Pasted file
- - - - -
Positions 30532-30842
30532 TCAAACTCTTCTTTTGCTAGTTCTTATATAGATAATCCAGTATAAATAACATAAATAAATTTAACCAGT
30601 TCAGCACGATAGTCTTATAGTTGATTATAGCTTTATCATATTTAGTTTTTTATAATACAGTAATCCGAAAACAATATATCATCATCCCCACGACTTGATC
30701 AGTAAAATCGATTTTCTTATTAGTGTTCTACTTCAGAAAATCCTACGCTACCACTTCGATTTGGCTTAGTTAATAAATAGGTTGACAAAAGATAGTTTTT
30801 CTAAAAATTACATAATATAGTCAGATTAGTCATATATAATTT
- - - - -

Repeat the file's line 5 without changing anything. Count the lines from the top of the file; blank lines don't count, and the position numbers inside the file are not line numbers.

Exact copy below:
30801 CTAAAAATTACATAATATAGTCAGATTAGTCATATATAATTT